Charter of Carnaro

The Charter of Carnaro (Carta del Carnaro in Italian) was the constitution of the Italian Regency of Carnaro, a short-lived government in Fiume (Rijeka), proclaimed by Gabriele D'Annunzio on 8 September 1920. Following the Treaty of Rapallo the regime of D'Annunzio was ousted by Italian military forces at Christmas 1920, and by 31 December the Free State of Fiume had been established. The Charter of Carnaro is sometimes also referred to as the "Constitution for the free state of Fiume", even though it has no relation to the Free State.

The constitution combined anarchist, proto-fascist, and democratic republican ideas. D'Annunzio is often seen as a precursor of the ideals and techniques of Italian fascism. His own explicit political ideals emerged in Fiume when he coauthored with syndicalist Alceste De Ambris. De Ambris provided the legal and political framework, to which D'Annunzio added his skills as a poet. The charter is notorious for designating "music" to be the fundamental principle of the state.


The constitution established a corporatist state,[1] with nine corporations to represent the different sectors of the economy, where membership was mandatory, plus a tenth corporation devised by D'Annunzio, to represent the "superior individuals" (e.g. poets, "heroes" and "supermen"). The other nine were as follows:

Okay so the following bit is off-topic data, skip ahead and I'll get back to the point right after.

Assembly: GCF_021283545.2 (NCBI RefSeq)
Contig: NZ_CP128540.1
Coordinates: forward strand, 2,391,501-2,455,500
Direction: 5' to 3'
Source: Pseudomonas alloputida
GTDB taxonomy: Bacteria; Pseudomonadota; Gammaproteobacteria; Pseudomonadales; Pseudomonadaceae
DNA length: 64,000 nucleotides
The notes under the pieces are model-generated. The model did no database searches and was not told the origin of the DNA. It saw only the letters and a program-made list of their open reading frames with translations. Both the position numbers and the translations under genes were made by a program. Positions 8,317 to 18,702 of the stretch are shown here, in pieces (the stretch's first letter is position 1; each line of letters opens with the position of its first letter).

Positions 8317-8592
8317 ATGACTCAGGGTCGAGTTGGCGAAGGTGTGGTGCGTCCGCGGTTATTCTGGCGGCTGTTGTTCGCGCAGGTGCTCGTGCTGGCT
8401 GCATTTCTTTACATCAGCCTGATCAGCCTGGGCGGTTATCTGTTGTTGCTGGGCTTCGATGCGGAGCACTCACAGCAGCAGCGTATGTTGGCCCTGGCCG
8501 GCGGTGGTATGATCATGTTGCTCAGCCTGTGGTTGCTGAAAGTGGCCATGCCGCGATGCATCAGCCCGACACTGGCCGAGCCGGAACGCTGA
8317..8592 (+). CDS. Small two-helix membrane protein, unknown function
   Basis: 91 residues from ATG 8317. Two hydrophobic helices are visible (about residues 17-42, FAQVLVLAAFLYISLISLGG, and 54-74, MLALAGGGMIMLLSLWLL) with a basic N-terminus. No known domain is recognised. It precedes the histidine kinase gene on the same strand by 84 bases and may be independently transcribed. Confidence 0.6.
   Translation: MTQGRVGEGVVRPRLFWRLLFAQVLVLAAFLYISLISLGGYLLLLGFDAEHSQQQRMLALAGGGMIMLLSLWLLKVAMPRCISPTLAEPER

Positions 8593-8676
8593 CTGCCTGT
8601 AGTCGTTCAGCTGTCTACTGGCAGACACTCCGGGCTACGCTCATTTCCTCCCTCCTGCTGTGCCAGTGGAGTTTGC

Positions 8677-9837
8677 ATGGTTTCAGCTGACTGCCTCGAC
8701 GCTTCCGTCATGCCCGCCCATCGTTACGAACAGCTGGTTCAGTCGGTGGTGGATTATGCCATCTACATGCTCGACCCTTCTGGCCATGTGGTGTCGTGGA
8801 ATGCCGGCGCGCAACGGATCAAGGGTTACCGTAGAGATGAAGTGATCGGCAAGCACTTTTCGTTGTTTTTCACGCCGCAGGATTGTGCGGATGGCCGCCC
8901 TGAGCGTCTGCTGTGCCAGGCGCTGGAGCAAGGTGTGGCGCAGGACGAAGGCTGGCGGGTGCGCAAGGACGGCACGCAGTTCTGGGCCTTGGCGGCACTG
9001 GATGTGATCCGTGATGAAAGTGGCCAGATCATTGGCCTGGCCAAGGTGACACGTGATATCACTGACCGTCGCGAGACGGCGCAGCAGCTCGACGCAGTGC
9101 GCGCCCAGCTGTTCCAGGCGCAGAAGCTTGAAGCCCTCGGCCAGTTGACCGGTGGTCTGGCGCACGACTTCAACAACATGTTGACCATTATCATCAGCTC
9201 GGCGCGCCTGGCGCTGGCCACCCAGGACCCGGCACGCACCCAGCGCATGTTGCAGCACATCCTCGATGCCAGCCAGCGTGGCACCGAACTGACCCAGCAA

The executive power would be vested in seven ministers (rettori):


The legislative power was vested in a bicameral legislature. Joint sessions of (Arengo del Carnaro), would be responsible for treaties with foreign powers, amendments to the constitution, and appointment of a dictator in times of emergency.


Judicial power vested in the courts


Benito Mussolini was influenced by the Fascist portions of the constitution, and by D'Annunzio's style of leadership as a whole. As the Fascist movement came to power in Italy, D'Annunzio moved towards it, and became close with Mussolini. De Ambris, however, was a staunch opponent of Fascism, calling the movement "a filthy pawn."

See also

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  1. Parlato, Giuseppe (2000). La sinistra fascista (in Italian). Bologna: Il Mulino. p. 88.

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